"You know, Mom, the trouble with our new pastor is that he needs us to love him so much that we can’t see God anymore.” This was the assessment of a 13-year-old boy talking with his mother about the struggles they were having at their church.
When John Kennedy was assassinated in 1963, I was sitting in Miss Wyatt’s seventh grade classroom at Tuscaloosa Junior High School. My wooden desk was next to a wall with high windows, and while the news came over the intercom I watched dust motes drifting in a beam of light as if they had been excused from the law of gravity.
"Ministry a satisfying vocation.” Headlines like this one appeared in newspapers, church periodicals and elsewhere this past spring, as Duke’s (Lilly-funded) Pulpit and Pew Project reported the initial findings in a national clergy survey. It was not the only, or the most important, finding of the survey. But it was the one that reporters and editors found most fascinating and newsworthy.
When I visited a Baltimore neighborhood called Sandtown in 1997, my most vivid impression was that of disturbing, jarring contrast. I remember a whole neighborhood of abandoned houses—each one an oversized skull, with empty darkness peering out of its broken doors and windows and mocking the life that had abandoned it. In the midst of these ruins, however, there was a street teeming with life.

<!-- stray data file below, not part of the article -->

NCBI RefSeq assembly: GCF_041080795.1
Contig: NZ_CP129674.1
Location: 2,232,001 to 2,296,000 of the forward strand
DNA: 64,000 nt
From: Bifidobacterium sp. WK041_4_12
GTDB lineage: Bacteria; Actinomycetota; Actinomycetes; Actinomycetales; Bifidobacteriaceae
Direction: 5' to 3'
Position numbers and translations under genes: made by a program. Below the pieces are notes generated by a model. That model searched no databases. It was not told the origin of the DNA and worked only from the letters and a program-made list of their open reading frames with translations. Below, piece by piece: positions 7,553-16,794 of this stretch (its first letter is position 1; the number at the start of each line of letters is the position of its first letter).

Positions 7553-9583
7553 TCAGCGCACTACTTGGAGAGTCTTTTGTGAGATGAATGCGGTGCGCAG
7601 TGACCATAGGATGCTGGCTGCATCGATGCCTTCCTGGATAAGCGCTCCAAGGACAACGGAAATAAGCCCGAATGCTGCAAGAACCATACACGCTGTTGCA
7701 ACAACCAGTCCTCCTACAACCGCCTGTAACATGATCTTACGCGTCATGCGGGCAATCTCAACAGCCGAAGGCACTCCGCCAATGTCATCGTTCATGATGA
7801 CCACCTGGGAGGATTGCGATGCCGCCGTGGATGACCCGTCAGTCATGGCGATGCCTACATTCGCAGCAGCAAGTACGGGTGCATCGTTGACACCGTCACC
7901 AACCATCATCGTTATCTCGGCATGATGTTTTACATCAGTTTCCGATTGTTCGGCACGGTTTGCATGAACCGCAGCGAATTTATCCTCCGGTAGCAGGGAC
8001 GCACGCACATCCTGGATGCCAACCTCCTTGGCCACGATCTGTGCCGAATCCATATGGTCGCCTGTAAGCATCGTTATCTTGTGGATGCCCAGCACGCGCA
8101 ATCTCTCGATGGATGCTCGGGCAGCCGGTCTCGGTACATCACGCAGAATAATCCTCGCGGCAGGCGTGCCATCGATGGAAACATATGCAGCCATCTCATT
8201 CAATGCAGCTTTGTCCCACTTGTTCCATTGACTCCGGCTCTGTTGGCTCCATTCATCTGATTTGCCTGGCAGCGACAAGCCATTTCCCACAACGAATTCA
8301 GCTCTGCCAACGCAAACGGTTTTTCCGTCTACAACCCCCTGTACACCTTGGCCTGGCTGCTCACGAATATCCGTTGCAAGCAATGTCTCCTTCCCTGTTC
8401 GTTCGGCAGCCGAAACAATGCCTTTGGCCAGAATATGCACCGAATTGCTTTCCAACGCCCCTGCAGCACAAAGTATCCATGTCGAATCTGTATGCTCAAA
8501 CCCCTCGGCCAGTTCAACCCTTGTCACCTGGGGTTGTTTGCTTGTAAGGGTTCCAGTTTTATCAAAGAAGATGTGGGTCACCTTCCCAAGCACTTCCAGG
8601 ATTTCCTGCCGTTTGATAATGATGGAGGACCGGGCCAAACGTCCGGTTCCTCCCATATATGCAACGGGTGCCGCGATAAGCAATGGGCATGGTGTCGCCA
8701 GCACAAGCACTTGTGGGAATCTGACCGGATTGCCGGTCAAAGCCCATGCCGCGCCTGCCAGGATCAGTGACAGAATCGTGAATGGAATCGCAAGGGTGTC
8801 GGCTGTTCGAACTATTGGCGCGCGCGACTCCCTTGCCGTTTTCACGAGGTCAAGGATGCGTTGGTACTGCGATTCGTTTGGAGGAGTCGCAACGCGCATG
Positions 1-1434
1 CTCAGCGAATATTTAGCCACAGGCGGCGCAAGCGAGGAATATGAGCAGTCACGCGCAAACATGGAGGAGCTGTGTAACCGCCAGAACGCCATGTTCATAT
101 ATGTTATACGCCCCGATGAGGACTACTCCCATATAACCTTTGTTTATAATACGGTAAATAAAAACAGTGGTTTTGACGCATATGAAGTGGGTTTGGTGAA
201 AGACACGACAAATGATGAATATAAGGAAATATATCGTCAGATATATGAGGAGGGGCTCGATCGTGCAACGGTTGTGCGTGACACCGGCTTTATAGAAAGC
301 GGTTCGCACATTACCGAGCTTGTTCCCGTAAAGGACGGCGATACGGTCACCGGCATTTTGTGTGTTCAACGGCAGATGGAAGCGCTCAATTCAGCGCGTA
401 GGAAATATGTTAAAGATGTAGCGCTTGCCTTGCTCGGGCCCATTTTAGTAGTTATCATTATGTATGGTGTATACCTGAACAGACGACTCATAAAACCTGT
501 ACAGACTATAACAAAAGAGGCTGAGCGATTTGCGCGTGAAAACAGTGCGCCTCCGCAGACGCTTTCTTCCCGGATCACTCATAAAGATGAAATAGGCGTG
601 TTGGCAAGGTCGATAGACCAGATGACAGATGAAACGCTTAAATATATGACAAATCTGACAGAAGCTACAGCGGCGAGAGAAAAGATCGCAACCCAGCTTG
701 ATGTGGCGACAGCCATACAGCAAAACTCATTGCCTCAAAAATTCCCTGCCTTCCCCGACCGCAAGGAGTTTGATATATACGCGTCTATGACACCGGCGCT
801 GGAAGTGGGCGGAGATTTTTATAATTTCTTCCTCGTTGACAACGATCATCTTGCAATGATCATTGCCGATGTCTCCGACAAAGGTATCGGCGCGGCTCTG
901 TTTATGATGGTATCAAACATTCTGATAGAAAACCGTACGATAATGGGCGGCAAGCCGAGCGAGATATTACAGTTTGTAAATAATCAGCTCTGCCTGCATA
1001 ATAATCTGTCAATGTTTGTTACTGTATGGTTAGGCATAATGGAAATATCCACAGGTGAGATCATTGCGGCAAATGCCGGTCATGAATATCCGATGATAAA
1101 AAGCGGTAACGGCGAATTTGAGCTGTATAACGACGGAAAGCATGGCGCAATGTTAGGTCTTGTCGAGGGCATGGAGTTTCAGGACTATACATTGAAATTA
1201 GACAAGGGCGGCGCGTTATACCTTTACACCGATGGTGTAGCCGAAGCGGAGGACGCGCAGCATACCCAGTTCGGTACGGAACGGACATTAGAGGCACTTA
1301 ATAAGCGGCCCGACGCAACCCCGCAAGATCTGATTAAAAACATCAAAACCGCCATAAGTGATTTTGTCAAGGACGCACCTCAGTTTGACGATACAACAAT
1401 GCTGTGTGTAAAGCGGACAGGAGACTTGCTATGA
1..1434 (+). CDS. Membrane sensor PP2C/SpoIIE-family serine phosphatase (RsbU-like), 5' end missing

Josephine Finda Sellu, a nurse supervisor, is on the front line of the fight against Ebola in Sierra Leone. She lost 15 of her nurses in rapid succession. As other workers left the hospital, her family begged her to quit her job. Some of her colleagues have been abandoned by their families due to fear of the disease. Usually a tower of strength, Sellu cries when she talks about the nurses she’s lost to the disease. She sometimes wishes she had become a secretary instead, but she sees her job as a healer as a calling from God (New York Times, August 23).